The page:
The Artist Behind the ‘Pillar of Shame’ Tiananmen Memorial Suspects the Hong Kong Government Has a Warrant Out for His Arrest

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The artist behind has asked the Hong Kong government if he has now become a wanted man, months after his sculpture created to commemorate the 1989 Tiananmen crackdown was seized by the authorities.

In a letter to the Hong Kong authorities dated August 11 and seen by Artnet News, Danish sculptor Jens Galschiøt questioned if the city’s Security Bureau has issued an arrest warrant against him should he set foot in Hong Kong to retrieve his artwork, and has planned to transfer his case to mainland China so that he would stand trial there, following recent media reports.

“I am surprised and angry. I have done nothing. They have confiscated my art and I am the victim,” Galschiøt told Artnet News. “This is very strange. I need a final answer.”

Hong Kong’s pro-establishment newspaper reported on August 2 that the Hong Kong police’s national security department already made action plans to arrest Galschiøt should the artist travel to Hong Kong to stage a political show in the name of , citing a source. The report added that the authorities were also exploring the possibilities of transferring “the relevant case” to mainland China under article 55 of the National Security Law, so that the defendants will stand trial on the mainland, which operates under a legal system that is vastly different from the common law system in Hong Kong.

Galschiøt said he did not understand what “the relevant case” was referring to. ‘s report linked the alleged arrest warrant with the case of mainland Chinese student Zeng Yuxuan, who was accused of violating British colonial era’s sedition laws. Zeng was found in possession of posters. But when the Hong Kong police’s national security department seized the 23-foot-tall monumental sculpture on May 5, it was related to an “incitement to subversion case.”

pillar of shame

The upper-half of seen being moved by the workers for later transportation. Photo: Alex Chan/SOPA Images/LightRocket via Getty Images.

was created and first installed in Hong Kong when the city was still under the British rule, just before it was handed over to China in 1997. The work was then moved to the University of Hong Kong and remained on campus until the end of 2021 when the university ordered the work taken down. The sculpture was then been stored in a facility as leaders of the now-disbanded Hong Kong Alliance in Support of Patriotic Democratic Movements of China, which used to organize the annual virgil to commemorate the Tiananmen massacre in Hong Kong and facilitated the exhibition of the sculpture, remain in jail and facing charges.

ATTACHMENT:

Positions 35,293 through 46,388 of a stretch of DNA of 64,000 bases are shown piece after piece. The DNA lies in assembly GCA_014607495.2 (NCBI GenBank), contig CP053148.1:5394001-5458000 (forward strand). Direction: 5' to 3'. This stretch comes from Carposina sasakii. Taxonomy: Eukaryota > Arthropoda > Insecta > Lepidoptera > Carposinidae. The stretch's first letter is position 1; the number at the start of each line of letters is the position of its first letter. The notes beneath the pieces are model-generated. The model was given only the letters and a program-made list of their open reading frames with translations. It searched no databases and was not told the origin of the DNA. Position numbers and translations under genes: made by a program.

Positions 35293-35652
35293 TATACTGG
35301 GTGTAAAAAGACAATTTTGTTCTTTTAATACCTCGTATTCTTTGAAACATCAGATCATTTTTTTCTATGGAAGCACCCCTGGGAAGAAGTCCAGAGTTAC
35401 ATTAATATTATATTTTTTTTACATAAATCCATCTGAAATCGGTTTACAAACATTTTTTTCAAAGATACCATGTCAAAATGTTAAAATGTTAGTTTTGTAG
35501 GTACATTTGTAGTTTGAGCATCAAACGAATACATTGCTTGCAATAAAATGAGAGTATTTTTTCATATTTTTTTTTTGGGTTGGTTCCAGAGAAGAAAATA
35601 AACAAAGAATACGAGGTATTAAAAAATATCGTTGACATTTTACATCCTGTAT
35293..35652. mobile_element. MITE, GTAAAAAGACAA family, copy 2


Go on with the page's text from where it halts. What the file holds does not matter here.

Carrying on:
“I offered [the Hong Kong Alliance] the artwork and I paid for the whole thing. I would go to Hong Kong to testify, to defend it, on the condition that I won’t be arrested. This is art, and I am the artist who made this,” Galschiøt said.

Galschiøt said he still was not informed about the fate of his artwork, which is his property. He was concerned how the situation surrounding will set a very bad example for Hong Kong’s status as an art trading hub, as the case has demonstrated that freedom of expression and private property ownership were not fully respected. “I also perceive this confiscation as an infringement upon artistic freedom of expression and my property rights,” the artist wrote in his letter to the Hong Kong authorities, which he was expecting an answer to within 14 days.

A representative of the Hong Kong government’s general contact confirmed that it has received the letter but only relevant departments will respond.

The artist said that he has been in contact with the Danish government’s Ministry of Foreign Affairs and the E.U. Parliament about the case around . Artnet News has reached out to the Hong Kong Police Force for comments.

 

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